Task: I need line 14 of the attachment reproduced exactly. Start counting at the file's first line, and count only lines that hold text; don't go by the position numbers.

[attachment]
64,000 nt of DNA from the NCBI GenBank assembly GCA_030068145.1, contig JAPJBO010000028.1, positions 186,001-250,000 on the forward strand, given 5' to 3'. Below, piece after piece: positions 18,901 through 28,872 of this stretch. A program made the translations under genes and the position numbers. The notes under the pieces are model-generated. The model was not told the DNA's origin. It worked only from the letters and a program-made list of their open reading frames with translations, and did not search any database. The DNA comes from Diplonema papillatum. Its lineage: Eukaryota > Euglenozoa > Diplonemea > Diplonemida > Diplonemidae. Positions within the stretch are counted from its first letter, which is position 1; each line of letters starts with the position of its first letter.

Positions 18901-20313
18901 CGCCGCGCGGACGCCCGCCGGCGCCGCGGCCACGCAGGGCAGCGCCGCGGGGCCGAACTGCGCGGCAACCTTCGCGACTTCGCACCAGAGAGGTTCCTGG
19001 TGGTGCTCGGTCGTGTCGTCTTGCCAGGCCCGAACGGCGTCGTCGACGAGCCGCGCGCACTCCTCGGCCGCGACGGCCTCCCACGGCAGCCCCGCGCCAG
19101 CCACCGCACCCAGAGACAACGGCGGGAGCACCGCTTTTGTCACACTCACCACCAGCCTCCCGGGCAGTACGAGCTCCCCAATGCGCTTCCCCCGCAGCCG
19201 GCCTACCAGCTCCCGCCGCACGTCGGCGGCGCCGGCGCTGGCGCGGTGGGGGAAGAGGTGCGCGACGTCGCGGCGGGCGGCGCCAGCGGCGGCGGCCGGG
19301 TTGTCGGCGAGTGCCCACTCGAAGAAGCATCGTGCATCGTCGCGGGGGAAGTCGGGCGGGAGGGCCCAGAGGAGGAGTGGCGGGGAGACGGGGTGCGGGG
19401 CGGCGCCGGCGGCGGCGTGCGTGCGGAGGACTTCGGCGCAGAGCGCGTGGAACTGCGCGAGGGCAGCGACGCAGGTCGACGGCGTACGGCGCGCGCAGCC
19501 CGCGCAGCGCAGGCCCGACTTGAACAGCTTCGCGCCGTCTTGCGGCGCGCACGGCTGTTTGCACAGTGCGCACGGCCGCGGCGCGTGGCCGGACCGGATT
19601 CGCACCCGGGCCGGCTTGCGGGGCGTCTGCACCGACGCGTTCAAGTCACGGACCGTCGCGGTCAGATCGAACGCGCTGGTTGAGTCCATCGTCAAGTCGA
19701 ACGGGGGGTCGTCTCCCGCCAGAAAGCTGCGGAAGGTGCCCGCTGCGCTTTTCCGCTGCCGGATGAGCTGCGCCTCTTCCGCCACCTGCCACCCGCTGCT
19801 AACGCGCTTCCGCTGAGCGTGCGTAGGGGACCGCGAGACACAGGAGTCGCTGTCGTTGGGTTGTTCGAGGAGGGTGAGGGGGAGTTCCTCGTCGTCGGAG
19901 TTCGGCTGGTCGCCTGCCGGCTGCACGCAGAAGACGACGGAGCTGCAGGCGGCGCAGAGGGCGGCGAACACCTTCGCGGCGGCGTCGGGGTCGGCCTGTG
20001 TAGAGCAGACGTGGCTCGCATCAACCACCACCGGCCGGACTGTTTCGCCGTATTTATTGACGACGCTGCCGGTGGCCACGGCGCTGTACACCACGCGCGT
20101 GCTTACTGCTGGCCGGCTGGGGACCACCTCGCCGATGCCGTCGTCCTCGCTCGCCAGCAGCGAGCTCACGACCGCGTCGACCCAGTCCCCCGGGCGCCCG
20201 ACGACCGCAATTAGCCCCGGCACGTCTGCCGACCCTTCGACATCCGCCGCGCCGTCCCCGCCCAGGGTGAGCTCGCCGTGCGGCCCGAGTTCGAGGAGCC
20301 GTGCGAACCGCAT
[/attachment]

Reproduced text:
20001 TAGAGCAGACGTGGCTCGCATCAACCACCACCGGCCGGACTGTTTCGCCGTATTTATTGACGACGCTGCCGGTGGCCACGGCGCTGTACACCACGCGCGT